This is a new bi-weekly column, where we highlight famous, obscure, and important contributors to the motorcycle movement.
When San Francisco native Harry Wong was a kid, he saw a motorcyclist zoom by on a BSA or something similar. To the young teen it looked and sounded so cool he knew that someday he would be riding.
Fast forward to May 15, 1994. Wong, now a practicing chiropractor and experienced rider based in Belmont near San Mateo, assembled 15 riders, giving the first free Doc Wong Riding Clinic. “It was fun and useful to riders and the next month there were 30 riders and the popularity has continued,” he said. “I love and find satisfaction in riders improving their skills and knowledge. They ride better and safer, and most of all are having more fun.”
Since that first day, as popularity has steadily increased, Wong added more free workshops: Riding Position and Ergonomics, Suspension Basics and Setup, Emergency Braking, 911 First Aid Essentials, Long-Distance Touring, GPS Use and Operation, Dirt Riding, Dual-Sport Riding and Track Days. He’s also hosted events such as Rider Skills and Survival Day.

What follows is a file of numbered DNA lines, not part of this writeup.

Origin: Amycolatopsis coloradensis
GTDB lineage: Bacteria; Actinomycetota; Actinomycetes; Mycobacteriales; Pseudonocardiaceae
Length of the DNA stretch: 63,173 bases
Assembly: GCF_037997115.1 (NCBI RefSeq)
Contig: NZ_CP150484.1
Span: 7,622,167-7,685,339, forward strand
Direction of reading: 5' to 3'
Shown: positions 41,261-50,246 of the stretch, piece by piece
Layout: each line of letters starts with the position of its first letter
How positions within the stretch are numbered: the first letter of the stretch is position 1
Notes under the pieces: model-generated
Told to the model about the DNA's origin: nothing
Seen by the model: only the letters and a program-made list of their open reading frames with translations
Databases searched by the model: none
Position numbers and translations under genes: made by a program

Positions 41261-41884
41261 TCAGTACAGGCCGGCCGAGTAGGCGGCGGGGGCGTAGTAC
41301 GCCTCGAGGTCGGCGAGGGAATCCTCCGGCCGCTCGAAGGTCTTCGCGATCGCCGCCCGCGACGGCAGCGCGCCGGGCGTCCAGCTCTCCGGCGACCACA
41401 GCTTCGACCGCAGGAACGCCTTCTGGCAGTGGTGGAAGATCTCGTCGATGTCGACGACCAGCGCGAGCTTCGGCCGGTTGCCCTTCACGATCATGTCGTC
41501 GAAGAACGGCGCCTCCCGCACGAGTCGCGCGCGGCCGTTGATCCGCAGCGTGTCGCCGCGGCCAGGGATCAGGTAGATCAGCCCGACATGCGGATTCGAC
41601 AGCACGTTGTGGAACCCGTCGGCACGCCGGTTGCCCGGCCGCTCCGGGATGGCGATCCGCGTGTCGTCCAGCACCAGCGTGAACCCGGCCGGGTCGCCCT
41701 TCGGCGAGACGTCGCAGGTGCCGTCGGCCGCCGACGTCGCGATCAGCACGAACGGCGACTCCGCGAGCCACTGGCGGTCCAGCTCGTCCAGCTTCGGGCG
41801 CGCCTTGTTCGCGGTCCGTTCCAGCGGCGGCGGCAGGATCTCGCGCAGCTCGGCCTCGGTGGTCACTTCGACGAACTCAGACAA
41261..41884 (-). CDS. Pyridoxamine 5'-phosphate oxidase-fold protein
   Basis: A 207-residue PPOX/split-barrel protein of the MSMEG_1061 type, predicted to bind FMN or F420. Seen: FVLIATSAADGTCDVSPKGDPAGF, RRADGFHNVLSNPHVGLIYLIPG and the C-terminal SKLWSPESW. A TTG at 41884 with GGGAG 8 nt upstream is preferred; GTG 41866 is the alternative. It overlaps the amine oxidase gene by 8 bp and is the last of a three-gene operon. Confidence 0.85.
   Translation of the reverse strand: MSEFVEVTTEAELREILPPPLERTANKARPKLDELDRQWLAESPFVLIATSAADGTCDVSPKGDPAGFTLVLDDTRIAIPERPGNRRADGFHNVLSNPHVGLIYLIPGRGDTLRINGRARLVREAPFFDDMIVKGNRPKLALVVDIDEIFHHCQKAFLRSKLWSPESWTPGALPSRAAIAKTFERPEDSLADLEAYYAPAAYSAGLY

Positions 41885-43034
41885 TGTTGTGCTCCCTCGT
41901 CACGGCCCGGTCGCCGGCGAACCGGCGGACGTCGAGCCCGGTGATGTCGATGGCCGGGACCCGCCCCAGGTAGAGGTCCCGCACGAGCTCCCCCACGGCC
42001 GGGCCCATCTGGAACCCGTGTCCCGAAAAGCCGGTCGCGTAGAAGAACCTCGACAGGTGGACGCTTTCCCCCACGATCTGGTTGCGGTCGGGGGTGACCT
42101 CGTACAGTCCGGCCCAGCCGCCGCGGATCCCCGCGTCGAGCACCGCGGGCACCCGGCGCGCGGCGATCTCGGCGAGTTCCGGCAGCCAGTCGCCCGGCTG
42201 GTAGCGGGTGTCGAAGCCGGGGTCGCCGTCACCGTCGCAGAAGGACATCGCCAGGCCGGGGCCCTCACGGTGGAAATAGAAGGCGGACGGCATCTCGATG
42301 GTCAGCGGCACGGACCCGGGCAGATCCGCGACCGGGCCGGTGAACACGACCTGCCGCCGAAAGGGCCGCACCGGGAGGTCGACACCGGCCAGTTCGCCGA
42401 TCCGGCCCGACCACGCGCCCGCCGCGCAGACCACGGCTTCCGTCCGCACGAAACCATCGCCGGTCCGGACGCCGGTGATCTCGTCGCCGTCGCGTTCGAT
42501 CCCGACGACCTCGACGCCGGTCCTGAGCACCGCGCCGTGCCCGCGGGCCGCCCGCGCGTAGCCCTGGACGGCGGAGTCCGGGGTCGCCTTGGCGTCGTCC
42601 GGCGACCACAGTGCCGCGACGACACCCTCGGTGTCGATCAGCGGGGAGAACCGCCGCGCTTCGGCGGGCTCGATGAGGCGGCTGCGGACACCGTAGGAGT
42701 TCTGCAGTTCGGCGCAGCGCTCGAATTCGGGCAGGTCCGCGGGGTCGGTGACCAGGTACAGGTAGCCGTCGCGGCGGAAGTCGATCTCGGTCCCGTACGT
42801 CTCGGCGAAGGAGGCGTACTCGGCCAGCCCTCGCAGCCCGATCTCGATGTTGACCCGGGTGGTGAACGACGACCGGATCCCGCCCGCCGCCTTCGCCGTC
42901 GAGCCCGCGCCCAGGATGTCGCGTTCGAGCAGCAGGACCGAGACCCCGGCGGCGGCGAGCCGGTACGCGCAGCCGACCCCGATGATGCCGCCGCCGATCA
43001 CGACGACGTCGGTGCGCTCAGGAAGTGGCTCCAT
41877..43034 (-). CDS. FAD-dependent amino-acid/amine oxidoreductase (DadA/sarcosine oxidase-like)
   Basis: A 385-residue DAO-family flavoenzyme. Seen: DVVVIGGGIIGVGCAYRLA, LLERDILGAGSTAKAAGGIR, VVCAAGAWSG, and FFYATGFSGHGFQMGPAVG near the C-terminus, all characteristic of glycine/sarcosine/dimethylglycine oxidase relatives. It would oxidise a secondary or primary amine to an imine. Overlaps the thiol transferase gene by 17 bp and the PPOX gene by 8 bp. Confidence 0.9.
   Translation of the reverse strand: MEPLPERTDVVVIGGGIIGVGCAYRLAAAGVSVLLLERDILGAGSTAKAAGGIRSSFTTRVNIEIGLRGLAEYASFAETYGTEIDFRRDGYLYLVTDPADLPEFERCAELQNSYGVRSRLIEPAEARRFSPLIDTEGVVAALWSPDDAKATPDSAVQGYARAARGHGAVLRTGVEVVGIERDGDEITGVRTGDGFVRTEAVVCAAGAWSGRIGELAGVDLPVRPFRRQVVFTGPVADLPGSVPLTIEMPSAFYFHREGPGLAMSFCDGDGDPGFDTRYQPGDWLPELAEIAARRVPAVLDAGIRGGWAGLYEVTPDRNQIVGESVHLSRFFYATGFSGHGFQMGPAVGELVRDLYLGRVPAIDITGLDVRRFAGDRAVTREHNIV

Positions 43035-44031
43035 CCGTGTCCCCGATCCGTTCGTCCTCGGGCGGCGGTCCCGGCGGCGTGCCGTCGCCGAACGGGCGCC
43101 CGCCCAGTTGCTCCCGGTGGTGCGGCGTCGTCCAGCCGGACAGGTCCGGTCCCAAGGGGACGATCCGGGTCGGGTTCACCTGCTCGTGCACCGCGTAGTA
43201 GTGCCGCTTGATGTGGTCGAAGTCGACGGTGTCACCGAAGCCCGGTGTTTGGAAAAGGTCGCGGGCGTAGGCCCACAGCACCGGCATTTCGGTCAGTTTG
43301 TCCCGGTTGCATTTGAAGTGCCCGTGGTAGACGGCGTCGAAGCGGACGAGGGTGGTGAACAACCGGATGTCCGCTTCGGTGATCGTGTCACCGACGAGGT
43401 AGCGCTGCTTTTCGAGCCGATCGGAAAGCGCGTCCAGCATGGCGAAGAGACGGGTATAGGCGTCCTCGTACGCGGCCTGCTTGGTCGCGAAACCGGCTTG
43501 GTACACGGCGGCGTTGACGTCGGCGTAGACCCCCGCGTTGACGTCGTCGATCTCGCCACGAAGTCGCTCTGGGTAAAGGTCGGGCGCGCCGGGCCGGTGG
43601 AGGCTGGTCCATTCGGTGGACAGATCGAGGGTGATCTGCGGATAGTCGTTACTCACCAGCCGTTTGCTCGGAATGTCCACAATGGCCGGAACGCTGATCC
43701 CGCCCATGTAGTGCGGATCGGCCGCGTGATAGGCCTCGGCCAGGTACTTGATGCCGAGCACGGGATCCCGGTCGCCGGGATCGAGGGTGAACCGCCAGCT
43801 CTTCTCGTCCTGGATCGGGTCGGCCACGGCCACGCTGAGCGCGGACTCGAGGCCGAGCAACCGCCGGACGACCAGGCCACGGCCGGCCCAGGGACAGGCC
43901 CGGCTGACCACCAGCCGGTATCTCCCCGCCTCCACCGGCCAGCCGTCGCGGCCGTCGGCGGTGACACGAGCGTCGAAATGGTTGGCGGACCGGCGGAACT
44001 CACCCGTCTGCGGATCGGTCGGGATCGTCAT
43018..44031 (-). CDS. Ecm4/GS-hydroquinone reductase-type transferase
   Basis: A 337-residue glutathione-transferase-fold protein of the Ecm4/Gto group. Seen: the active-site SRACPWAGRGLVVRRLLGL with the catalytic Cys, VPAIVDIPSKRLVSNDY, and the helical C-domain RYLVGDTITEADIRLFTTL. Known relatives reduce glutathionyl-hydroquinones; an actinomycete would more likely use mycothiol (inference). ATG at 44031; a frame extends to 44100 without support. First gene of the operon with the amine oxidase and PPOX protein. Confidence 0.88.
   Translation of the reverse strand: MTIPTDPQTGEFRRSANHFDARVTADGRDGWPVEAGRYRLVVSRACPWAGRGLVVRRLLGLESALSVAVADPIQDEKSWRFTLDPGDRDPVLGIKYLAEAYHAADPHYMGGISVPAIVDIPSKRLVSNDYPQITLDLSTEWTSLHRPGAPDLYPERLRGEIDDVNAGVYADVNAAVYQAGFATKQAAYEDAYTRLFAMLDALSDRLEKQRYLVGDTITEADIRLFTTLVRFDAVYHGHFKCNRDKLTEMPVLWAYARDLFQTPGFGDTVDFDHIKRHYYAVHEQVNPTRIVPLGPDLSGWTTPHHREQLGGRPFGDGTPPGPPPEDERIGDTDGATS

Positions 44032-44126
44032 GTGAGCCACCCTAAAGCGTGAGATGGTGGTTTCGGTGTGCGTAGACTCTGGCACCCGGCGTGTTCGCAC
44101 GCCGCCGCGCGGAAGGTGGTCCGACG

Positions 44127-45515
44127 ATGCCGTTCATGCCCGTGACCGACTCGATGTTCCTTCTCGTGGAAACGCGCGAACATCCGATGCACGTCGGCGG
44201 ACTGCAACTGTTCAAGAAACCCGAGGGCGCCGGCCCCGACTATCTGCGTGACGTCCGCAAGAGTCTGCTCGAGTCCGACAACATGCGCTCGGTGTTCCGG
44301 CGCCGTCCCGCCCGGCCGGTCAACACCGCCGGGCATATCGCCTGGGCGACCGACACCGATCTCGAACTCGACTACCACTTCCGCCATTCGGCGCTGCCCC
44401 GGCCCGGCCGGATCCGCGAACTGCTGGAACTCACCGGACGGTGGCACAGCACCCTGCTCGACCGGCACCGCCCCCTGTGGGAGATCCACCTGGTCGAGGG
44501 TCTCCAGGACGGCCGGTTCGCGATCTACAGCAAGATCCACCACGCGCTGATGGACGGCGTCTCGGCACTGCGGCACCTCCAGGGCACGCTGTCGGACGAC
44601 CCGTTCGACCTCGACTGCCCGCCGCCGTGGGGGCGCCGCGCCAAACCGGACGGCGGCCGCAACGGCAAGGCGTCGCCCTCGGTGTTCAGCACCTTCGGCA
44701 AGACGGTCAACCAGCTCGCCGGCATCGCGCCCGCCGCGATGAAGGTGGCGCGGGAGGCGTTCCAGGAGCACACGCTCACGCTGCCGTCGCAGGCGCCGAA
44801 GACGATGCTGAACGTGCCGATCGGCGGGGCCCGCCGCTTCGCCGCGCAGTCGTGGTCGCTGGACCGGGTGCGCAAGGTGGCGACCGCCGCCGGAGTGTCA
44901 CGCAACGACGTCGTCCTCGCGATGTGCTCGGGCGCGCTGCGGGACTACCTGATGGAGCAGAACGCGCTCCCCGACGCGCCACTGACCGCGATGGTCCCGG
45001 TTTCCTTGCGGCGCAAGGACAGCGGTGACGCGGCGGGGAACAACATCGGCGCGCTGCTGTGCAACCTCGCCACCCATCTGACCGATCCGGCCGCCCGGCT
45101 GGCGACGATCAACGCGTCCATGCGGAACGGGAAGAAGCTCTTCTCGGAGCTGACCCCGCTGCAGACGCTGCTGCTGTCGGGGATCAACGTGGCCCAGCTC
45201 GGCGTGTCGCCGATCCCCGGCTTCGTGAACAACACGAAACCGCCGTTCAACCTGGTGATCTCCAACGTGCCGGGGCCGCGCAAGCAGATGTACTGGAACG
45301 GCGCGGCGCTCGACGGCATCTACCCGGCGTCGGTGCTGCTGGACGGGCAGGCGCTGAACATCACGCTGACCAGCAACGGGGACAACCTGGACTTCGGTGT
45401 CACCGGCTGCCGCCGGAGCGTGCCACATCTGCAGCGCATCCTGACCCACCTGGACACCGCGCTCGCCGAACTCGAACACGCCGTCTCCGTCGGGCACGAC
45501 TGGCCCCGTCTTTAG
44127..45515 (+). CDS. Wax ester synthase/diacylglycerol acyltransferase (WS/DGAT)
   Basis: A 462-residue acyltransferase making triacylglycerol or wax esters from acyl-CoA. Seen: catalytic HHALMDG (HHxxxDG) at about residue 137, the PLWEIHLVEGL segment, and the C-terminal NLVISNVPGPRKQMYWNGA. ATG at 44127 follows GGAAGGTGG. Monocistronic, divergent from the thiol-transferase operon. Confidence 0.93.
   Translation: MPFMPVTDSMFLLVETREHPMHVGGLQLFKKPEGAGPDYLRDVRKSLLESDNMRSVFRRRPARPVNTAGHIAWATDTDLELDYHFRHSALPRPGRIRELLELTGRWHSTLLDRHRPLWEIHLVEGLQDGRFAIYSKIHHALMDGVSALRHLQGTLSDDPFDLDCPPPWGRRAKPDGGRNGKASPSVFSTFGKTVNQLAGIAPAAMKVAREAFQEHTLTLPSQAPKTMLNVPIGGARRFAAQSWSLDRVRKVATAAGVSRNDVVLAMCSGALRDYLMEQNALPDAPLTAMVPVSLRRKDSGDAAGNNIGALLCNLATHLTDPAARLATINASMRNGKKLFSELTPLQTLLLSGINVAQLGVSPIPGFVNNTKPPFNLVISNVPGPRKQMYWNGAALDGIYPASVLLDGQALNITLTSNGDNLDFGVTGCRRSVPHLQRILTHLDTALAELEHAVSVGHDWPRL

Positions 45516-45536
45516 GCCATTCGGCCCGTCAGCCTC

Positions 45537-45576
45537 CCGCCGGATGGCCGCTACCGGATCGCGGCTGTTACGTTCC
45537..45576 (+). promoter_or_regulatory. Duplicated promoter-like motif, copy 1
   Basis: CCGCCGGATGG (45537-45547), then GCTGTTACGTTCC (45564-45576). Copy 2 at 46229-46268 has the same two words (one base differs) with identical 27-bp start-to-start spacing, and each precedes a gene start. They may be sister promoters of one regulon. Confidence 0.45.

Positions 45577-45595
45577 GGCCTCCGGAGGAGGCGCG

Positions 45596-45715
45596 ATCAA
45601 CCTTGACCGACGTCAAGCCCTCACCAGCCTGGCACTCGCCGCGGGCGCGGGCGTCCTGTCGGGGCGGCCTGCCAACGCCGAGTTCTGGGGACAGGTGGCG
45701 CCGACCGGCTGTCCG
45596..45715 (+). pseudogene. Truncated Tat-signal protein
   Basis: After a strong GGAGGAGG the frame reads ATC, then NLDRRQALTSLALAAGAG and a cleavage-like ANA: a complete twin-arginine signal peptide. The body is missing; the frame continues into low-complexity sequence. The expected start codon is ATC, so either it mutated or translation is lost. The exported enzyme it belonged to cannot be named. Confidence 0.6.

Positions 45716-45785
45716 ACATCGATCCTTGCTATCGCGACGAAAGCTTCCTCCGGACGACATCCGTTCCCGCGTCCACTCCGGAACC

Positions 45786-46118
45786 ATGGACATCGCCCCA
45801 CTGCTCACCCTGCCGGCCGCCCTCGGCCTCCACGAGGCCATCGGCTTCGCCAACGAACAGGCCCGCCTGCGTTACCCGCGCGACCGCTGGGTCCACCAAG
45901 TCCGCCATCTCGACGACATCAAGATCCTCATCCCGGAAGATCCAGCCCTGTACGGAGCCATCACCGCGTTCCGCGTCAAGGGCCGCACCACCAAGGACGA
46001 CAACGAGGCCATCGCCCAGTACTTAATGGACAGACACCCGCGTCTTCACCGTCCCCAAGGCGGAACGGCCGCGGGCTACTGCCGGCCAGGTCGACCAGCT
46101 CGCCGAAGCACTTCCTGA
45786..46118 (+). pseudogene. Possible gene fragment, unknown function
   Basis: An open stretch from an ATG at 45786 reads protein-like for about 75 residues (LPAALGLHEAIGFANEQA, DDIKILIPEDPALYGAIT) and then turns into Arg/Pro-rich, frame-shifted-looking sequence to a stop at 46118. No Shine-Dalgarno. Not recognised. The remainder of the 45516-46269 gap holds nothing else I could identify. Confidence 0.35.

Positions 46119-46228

So far the number of riders that have attended his various workshops, classes, clinics and events have totaled over 42,000 riders. “I’m looking forward to hitting 50,000 riders,” he added. “Why? Because doing the clinics is fun for me and others.”
5. At 14, Wong delivered newspapers, did odd jobs, and worked summers stocking groceries to pay for his first bike. At 15 1/2, motorcycle permit in hand, he bought a bike: a little Honda 350 twin. “I had a blast,” Wong said. “I was a little too exuberant as I received eight moving citations in the first 12 weeks of riding a motorcycle. I went to juvenile hall and the judge suspended my license for only 30 days: how cool was that?!”
4. At 17, while riding in San Francisco, a car zoomed out of the South of Market Toyota dealership, making a hard left in front of Wong after crashing into a car. He followed it around the block where the driver crashed again and the stolen car was disabled. He ran to Van Ness Avenue and jumped aboard a bus. Wong parked his motorcycle in front of the bus, got into it full of people, and told the bus driver to stay there. “The perp was trying to exit the back of the bus,” Wong explained. “I told the bus driver to not open the door and that I was making a citizen’s arrest. With five-foot-seven, 150-pound me blocking the way out, here’s the guy about twice my size trying to leave. I told him to ‘SIT!’ Amazingly he did, and I had him stay there until the police came and arrested him.”
3. Wong’s love of riding never stopped except for a 10-year break due to chiropractic school and raising a family. Then in 1990, a patient came into his office with a helmet and leather jacket. They talked motorcycles for a bit and he threw Wong his keys and after taking a short spin, he was amazed at how much motorcycles had improved over the last 10 years.